Go read it. The link is right up there. This is the best summary yet of the current plight of classical orchestral culture. On his blog, Createquity, Ian David Moss, freshly returned from the joint Chorus America/League of American Orchestras conference in Atlanta, GA, delves into the questions, questions pat answers, and asks his own. (with plenty of well-read backup)
One point was particularly good for me to hear, especially since I just gave a recital with extensive "added value" in detailed analysis (though a very personal one) of each piece. Most in my audience loved it.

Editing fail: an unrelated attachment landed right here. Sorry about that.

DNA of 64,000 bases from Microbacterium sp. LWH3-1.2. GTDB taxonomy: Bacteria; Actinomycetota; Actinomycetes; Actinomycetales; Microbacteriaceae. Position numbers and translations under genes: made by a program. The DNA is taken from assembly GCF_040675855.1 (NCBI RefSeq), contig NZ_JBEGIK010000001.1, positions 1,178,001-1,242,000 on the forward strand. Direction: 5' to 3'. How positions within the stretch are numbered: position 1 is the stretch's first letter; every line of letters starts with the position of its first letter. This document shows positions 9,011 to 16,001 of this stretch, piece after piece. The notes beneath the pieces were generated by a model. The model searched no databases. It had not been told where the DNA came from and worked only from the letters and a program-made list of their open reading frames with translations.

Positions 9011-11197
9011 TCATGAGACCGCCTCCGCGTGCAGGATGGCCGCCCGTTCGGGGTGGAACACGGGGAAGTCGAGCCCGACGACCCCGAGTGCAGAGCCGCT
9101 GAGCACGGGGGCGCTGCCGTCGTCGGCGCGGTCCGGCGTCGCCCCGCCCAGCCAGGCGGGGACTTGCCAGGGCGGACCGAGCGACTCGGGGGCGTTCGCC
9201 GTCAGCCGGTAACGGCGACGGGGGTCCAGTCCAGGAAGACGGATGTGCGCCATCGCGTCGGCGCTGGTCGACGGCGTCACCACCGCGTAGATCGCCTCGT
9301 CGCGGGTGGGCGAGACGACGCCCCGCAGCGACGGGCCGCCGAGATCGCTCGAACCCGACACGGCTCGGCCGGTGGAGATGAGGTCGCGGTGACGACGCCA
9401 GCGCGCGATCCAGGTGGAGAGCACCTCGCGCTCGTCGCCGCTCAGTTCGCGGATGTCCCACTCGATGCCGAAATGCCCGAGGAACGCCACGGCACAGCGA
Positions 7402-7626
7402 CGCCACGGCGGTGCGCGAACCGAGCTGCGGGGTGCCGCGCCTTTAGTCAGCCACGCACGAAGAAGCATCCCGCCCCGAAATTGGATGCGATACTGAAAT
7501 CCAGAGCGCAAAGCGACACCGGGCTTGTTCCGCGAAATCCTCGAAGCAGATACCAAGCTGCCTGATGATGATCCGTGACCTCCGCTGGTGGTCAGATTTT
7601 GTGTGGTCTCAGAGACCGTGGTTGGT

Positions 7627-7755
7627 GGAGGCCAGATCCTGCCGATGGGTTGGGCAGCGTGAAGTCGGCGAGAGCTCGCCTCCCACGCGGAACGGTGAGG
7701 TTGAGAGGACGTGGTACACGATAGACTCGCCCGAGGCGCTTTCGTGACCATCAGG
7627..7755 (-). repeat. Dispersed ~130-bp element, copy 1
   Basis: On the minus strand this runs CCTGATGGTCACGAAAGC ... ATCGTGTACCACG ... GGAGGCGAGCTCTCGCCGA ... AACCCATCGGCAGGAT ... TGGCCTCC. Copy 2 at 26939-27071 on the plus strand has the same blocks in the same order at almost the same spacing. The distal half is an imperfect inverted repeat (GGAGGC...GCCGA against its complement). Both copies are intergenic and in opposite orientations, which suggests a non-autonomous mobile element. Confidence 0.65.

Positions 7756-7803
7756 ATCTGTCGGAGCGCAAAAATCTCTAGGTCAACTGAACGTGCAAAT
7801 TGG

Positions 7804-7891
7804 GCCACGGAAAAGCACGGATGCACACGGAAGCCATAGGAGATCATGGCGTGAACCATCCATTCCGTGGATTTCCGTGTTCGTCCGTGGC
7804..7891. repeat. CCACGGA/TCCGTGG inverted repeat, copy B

Luckily, Ian does his homework, and cites research I did not know of, but certainly welcome:
According to research by Alan Brown and Jennifer Novak-Leonard at WolfBrown, audiences are looking for more intense fulfillment for less time than they were before. While audiences vary widely in how much “added value” engagement they seek with their performance, 4 out of 5 orchestra patrons desired at least some interpretative content along with the experience (e.g., by having the conductor introduce and talk about each piece before it is played).